fellow ballers. And in doing so, Smith gave a sense of how even-handed he'll try to make "Quite
Frankly," probably even as he continues to whip up his tea-cup-sized tempests.

"What the black community has continuously complained about was lack of representation (in the
media),"
Smith told Michael Hiestand of USAToday. "It's not that I always agree with black folks, but it's
my responsibility to give their take."

I'm not so sure Smith's critics dislike him because he's black per se. Rather there may be some
professional jealousy and turf-guarding going on. Smith has been at ESPN since only October 2003,
the very month Rush Limbaugh resigned his NFL analyst spot at the network, after making a typically
inflammatory race-related comment. And as fast as Limbaugh wore out his welcome, Smith has shot
upward through the ranks of punditry.

Before getting the gig at ESPN, Smith was a general sports reporter for the Philadelphia Inquirer from
1994. He moved up to cover the Temple beat, and from there focused on the Sixers. Since 1999, he's
farted around on Fox, CNN/SI and ESPN Radio, then in 2003 he landed the dream job -- which has
launched him in so many directions, it's easy to see why he now composes his Inquirer column on
his Blackberry. In the last two years, his mustachioed mug could be seen on ESPN's pre-game show
"NBA Shootaround," ESPN2's "NBA Fastbreak," SportsCenter's "Old School / Nu Skool" segments
with Skip Clueless, ESPNews updates, guest appearances on "Cold Pizza" and "PTI," a guest
panelist gig on "Dream Job" and a new two-hour sports radio show on WEPN in NYC. This explains,
at least as his critics would have it, why the quality of his newspaper columns has dropped like a
pigeon at an NRA convention. The dude just gets more than his fair share of attention.

No doubt Smith has gotten that attention because he's obnoxious. There's a perhaps apocryphal
story of how Smith got the nod at ESPN that recalls his name coming up in a production meeting as a
possible NBA analyst. Everyone in the room bellowed, "NO! Not him!", "Ugh! Never!" and so forth --
and ESPN VP Mark Shapiro knew right then he had to offer Smith the job. Obnoxiousness is its own
ticket to sports media superstardom (see Howard Cosell), but that Smith is black -- the singular
African-American hosting an hour-long sports talk show -- just adds more provocation to the package.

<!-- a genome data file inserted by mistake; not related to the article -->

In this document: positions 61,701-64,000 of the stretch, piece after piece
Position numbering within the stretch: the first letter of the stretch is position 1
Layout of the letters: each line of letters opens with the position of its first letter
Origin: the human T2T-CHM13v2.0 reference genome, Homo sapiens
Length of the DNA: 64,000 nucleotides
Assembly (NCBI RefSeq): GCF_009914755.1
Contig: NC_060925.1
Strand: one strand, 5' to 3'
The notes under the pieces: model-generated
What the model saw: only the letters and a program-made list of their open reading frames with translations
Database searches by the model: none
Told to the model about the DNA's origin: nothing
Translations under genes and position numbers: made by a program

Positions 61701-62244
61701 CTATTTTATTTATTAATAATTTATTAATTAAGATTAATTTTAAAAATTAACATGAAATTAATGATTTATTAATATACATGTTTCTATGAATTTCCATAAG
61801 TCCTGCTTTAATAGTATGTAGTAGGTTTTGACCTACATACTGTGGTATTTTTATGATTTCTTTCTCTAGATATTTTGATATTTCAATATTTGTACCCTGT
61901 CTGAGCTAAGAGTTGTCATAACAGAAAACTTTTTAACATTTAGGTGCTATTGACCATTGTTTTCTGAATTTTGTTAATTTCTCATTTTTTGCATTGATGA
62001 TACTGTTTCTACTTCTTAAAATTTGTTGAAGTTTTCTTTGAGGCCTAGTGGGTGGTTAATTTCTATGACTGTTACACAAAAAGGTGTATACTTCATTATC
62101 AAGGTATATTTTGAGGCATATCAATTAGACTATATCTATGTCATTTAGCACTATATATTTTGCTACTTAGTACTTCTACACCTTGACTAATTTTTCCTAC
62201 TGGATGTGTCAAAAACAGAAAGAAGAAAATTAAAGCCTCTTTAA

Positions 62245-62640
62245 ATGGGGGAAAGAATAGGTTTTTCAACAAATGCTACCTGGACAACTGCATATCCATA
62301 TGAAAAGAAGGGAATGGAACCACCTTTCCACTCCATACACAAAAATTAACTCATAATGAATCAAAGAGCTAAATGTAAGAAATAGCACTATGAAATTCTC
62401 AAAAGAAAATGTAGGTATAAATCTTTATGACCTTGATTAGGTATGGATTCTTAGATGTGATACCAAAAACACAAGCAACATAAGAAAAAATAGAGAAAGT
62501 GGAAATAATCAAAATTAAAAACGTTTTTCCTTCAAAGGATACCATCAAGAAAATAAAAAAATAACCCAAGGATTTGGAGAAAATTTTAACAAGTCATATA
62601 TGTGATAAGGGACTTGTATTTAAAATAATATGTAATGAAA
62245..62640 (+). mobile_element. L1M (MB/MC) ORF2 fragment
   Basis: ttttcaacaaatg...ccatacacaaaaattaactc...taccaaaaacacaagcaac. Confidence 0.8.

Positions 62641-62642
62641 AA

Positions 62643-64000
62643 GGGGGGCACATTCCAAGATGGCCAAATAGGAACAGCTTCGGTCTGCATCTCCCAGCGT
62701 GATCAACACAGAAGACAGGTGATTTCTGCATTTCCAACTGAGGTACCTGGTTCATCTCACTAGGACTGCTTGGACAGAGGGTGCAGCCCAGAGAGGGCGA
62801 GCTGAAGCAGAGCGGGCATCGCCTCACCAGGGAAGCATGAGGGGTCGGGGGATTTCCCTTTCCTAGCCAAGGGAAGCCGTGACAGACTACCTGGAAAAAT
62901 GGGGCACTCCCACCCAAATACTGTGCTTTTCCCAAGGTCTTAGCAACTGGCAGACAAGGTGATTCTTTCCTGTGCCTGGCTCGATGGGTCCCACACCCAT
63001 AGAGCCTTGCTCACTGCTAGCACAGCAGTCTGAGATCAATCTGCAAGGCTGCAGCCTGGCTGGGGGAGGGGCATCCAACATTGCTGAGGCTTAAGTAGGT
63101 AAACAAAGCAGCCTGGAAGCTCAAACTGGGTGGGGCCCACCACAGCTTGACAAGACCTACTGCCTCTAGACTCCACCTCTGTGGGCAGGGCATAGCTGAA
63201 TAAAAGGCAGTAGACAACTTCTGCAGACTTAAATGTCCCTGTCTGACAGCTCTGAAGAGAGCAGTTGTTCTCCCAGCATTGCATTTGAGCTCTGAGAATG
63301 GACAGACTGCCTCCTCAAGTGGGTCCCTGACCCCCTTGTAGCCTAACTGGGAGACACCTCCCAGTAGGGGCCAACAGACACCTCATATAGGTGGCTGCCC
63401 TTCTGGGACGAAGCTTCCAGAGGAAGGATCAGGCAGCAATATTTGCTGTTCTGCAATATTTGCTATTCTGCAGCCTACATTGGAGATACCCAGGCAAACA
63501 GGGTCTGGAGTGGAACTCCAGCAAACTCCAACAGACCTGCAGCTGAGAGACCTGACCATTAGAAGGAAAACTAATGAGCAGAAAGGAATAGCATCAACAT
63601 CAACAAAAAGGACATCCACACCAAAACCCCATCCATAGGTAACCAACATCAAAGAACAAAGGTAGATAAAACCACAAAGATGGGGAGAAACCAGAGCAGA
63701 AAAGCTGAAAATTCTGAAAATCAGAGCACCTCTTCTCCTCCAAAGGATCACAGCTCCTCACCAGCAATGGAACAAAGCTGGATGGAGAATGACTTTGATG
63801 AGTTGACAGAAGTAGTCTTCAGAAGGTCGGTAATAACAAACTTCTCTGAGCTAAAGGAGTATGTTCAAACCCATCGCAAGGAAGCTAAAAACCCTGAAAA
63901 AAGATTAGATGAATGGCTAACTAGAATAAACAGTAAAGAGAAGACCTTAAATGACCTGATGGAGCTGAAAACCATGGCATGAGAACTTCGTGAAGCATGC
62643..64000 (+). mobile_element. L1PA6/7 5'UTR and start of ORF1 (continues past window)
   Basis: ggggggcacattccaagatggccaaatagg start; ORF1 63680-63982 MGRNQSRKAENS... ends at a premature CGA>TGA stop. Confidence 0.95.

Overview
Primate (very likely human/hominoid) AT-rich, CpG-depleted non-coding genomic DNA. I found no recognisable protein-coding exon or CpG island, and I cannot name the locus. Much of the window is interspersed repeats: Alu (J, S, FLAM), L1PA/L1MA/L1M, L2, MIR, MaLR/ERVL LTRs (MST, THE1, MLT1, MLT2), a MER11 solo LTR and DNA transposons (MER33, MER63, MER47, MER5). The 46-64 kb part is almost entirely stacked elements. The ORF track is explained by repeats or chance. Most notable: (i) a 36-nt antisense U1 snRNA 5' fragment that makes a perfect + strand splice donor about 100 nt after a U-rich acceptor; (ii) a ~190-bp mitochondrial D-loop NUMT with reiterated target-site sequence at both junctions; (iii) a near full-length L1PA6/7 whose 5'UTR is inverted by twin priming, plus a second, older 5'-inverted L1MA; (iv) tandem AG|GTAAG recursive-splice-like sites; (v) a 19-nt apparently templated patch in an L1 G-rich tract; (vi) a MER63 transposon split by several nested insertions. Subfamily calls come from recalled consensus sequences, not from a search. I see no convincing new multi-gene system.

Love him or hate him, mute button off or on, ESPN thinks you'll tune in.

So much so that the network is already planning a
"Quite Frankly" spinoff called "Afterthoughts,"
based on Oprah's hit "After the Show," where Smith will discuss program topics with members of his
audience. Here's an idea Screamin' A. can grow with.

To my mind, Smith isn't the worst sort of athlete suck-up -- he's no Jim Gray, whom players dismiss
without a second thought unless they can use him to get a message out (as Kobe Bryant did in his
PR moves post-Shaq and post-Phil Jackson 1.0). He's no sideline reporter forced to beg for a few
precious seconds of some athlete's time. Yes, he's maybe too tight with Shaq and A.I., but Smith also
has the onions to put plenty of deserving folks on the hot seat. In recent columns, he's had some
damning words for NBA commish David Stern, Sixers newbie Chris Webber and the usually
untouchable Eagles QB Donovan McNabb. Tell me who else can get away with that? And to top it off,
each and every one of the above-mentioned sports elites would gladly grant Smith an interview so he
could get their take on his criticisms!

What Smith accomplishes then is no less than becoming fans' conduit, through which we marvel at
and delight in our sports heroes even as we voice our displeasure with their perceived faults and
excesses. And a program in which Smith raps with his audience after having a sit-down with the
heavyweights of the sports world simply dramatizes what draws viewers to his style of sports
journalism -- a stroke of branding genius on the part of ESPN.

For Smith's critics, the question of whether or not he should have his own show is "Why?" I think the
more probing question in the current climate of hype and oversaturation in American sports, of fans'
ennui and outright hostility, is "Why not?"